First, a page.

If you’ve been following the news lately, you may know that this summer is one of the worst wildfire seasons in the Western United States in years. Just a few days ago, wildfires forced the closure of Yosemite National Park for the first time in nearly three decades. A major wildfire just started near the Northern California city of Redding, already out historic buildings, many homes, and causing some tragic loss of life. Dozens of wildfires rage all over California and the Pacific Northwest.
We just returned from a road trip up Interstate 5 through Redding into Northern California and into Southern and Central Oregon, passing many wildfires along our route. Smoke from the fires obscured our views of Mount Shasta and even more so of Crater Lake. Driving through Redding yesterday on our way home was beyond disheartening. We saw a city eerily dark from smoke in what should have been mid-day sunshine.
We also happen to have a trip booked for this weekend to Yosemite National Park that is very much in question. The park is currently not slated to reopen until Friday at 4 pm – the first day of our reservation. (Editor’s note: the closure was indeed extended through the weekend, so our trip to Yosemite is officially canceled.)
With all of these experiences, as well as our proximity to last summer’s devastating Napa and Sonoma fires, it probably goes without saying that we have been watching the fire news carefully. We have learned a lot of travel lessons along the way with these experiences.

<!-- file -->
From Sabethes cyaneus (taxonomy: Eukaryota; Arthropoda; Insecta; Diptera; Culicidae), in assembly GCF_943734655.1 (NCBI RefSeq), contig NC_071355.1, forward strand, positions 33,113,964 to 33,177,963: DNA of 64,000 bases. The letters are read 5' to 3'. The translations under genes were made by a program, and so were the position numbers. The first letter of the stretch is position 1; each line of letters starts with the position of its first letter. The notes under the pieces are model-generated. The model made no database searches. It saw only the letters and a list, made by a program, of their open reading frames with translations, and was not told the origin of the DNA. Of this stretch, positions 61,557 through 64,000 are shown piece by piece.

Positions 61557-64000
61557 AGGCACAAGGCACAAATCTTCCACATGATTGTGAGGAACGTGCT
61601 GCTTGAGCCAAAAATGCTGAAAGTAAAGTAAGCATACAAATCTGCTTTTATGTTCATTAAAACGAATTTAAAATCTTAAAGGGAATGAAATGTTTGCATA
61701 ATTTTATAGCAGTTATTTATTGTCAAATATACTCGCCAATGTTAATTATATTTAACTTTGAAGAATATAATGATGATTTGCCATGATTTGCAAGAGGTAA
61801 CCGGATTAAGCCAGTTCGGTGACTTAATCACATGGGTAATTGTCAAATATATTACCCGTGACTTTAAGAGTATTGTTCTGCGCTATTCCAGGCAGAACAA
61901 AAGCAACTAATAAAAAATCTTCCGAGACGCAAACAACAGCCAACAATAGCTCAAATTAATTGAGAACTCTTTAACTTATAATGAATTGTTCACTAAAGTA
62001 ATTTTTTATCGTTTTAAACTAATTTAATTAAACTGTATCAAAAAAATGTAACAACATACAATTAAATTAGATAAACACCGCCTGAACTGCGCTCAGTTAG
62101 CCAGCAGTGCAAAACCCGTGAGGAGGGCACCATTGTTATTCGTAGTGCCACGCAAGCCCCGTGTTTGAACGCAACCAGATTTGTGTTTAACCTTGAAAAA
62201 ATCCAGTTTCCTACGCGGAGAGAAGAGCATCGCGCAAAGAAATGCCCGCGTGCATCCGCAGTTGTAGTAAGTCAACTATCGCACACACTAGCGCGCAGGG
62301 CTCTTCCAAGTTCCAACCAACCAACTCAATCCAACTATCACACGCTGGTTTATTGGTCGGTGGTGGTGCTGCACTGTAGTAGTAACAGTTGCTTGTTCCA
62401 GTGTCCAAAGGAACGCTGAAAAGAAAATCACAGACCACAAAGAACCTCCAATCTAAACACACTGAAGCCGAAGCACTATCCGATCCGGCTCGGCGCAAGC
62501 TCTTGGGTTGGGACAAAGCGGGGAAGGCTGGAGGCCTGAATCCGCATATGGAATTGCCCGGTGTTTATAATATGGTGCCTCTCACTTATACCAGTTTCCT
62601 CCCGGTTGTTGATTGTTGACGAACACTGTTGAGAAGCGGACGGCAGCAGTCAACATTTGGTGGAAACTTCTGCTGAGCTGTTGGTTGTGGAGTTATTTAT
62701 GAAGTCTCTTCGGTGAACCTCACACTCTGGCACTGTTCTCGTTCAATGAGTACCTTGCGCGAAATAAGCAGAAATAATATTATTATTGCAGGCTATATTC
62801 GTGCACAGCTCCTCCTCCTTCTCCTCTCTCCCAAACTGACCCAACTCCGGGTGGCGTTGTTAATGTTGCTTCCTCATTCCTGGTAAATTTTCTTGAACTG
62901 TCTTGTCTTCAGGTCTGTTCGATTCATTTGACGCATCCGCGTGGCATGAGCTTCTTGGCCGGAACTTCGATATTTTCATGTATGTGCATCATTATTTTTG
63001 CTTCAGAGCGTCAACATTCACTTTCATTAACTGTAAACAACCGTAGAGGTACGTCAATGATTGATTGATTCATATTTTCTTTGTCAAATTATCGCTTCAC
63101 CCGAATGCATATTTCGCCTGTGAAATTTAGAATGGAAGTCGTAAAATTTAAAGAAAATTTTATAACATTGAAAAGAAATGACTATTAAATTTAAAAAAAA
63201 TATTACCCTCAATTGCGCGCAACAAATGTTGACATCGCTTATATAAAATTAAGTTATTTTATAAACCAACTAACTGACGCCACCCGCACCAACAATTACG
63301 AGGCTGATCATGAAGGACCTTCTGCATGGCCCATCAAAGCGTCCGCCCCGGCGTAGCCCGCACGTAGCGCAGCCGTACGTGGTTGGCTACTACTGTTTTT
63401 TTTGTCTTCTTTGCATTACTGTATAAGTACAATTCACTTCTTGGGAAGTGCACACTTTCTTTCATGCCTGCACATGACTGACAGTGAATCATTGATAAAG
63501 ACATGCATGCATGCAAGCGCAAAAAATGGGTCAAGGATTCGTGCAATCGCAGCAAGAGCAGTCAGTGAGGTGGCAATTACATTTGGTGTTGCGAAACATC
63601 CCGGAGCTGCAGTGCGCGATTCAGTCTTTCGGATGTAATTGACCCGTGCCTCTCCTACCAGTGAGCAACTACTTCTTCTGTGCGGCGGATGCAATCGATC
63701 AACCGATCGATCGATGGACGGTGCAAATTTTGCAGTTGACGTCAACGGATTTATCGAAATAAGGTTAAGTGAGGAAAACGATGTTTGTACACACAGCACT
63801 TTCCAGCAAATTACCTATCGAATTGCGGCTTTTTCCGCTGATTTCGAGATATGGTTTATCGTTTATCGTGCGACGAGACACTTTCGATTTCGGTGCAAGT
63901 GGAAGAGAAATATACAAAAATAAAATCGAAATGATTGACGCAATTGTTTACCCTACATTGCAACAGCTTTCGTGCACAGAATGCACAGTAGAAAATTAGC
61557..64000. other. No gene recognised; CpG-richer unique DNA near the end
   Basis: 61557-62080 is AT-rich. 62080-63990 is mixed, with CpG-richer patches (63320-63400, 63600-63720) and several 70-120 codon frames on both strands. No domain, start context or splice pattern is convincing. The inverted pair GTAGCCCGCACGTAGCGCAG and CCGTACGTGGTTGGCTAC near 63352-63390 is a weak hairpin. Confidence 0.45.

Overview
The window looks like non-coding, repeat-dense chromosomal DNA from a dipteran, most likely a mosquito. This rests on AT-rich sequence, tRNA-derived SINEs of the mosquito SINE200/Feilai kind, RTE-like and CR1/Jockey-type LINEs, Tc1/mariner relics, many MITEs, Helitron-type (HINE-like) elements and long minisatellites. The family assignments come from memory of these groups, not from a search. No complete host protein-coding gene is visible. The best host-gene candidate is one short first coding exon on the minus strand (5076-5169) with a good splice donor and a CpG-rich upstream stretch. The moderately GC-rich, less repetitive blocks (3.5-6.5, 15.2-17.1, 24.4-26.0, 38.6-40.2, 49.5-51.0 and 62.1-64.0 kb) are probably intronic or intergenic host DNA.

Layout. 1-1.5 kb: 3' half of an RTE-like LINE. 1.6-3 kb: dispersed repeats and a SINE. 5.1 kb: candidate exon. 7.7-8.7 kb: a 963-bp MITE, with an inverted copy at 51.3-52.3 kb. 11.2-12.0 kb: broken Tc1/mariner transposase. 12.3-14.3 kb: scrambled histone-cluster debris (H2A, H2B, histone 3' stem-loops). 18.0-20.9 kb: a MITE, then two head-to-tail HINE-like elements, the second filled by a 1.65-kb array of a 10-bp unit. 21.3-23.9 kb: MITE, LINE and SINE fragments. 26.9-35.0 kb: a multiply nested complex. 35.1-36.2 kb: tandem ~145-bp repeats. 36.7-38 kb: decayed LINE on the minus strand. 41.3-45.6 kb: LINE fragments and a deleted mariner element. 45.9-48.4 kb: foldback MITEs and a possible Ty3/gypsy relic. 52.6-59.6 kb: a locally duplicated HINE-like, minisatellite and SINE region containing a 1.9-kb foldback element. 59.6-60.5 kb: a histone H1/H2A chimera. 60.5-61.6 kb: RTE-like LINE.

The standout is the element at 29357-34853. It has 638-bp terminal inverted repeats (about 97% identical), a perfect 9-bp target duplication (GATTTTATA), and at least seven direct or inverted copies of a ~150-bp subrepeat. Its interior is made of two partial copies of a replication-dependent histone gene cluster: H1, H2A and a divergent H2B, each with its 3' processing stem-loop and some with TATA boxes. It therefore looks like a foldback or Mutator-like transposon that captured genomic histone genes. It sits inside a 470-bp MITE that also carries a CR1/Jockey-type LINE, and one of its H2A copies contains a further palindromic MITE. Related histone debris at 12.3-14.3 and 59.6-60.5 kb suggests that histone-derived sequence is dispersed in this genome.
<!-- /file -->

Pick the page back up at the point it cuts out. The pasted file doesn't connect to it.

If you have travel plans in these or many other wildfire affected areas, what do you need to know? Here are some crucial tips for dealing with the risk of wildfires for travel – both to stay safe as well as to handle the indirect inconveniences that may arise for travelers many miles out of real harm’s way.
Tips for Travel During Wildfire Season
Follow the News
When you are on vacation, it’s very tempting to take the opportunity to check out. We all spend too much time on social media and following the often-depressing news of the day. Vacation is a chance to escape that.
If you are traveling to places where wildfires are endemic, however, don’t check out completely. You need to know whether the routes you are traveling are safe and accessible.
Even if you are out of real harm’s way, you may want to know whether the residual effects of wildfires will affect your travel experience. Often smoke and haze can obscure scenic views hundreds of miles away. Fires can also make the air quality unsafe for exertion outdoors like hiking.
We personally found the most up to date information on social media from local news affiliates and National Parks for the destinations to which we traveled. Obviously, the best sources of information will vary depending on where you are going. That said, try to follow some locally relevant news sources and destination sites before your trip so you are more likely to be in the know.
Let Family Know Where you Will Be